Symonds' composure under pressure was very evident as was his shot selection and his bowling has potential.
Adam Gilchrist again was outstanding with bat and gloves. He continually got us away to an excellent start in our innings, enhancing his claim as the most destructive batsman in one-day cricket.
Perhaps the most exciting aspect came in the form of Jason Gillespie. He looked tremendous, causing all batsmen problems with his extreme pace, extra bounce and relentless pressure on top of his great focus and determination.
The future for "Dizzy" will be similar to the path Glenn McGrath is following. Together they will form crickets most lethal opening pairing for years to come.
The time has come to switch over to Test match cricket, with the specialist one-day guys on the plane home while the Test boys settled into Colombo a couple of days ago.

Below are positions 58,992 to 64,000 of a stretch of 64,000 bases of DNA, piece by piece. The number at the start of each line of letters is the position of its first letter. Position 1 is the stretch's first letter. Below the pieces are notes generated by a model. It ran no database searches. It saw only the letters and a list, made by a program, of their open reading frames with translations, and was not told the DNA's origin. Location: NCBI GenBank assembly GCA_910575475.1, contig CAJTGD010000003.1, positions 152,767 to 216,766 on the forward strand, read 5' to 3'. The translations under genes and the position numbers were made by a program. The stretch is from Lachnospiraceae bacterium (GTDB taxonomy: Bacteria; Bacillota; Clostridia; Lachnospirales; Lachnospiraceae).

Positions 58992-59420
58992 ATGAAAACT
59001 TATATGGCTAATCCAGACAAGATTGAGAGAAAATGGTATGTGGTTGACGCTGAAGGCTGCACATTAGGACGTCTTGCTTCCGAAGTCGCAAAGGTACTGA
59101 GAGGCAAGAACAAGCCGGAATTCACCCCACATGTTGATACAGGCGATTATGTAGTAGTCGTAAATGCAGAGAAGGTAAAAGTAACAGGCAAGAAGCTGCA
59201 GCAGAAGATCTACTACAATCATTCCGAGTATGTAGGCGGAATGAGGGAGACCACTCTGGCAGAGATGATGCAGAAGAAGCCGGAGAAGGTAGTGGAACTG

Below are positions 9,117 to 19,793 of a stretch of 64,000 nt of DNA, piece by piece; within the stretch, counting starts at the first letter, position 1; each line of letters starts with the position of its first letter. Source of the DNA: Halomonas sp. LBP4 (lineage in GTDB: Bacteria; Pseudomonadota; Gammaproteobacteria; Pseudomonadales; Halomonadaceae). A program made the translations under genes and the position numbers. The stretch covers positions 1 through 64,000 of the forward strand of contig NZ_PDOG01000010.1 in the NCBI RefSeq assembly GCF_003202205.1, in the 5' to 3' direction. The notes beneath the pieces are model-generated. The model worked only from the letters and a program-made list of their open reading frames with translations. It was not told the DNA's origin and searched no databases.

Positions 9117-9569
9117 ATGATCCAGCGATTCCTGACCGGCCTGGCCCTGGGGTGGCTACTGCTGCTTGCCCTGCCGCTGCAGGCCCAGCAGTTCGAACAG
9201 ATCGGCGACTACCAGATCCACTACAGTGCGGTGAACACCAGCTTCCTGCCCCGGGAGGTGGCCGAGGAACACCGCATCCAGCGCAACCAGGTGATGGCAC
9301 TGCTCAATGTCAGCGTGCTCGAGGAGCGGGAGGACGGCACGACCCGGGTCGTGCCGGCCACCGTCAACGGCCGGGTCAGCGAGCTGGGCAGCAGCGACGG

A player's worst nightmare came to haunt Ian Healy and Matthew Hayden when their bags were lost in transit - supposedly in Hong Kong - for their first couple of days here.
With tours being on a tight schedule these days we have only one lead-up game before the First Test in Kandy, making it a really tough decision as to who to leave out.
I expect this series to be tough, with Arjuna Ranatunga and Aravinda De Silva likely to return for Sri Lanka, adding experience and technique to their squad.
The wickets no doubt will be low and slow, suiting their spin attack and batting, which can be inferior on bouncing, seaming wickets.
If the Test strips do turn, we are well equipped to cope with Colin Miller, Stuart MacGill and Shane Warne.
If "Funky"' Miller does play, let's hope he does well so he can give us all five minutes rest from his favourite pastime of recalling the day he hit Curtly Ambrose for two sixes while smashing 42 in Antigua.
- Taken off The Daily Telegraph, Australia
Anthony Charles Exhibitions
Renowned martial artist Anthony Charles will conduct two exhibitions on Sunday, September 5 at Ja-Ela and Negombo.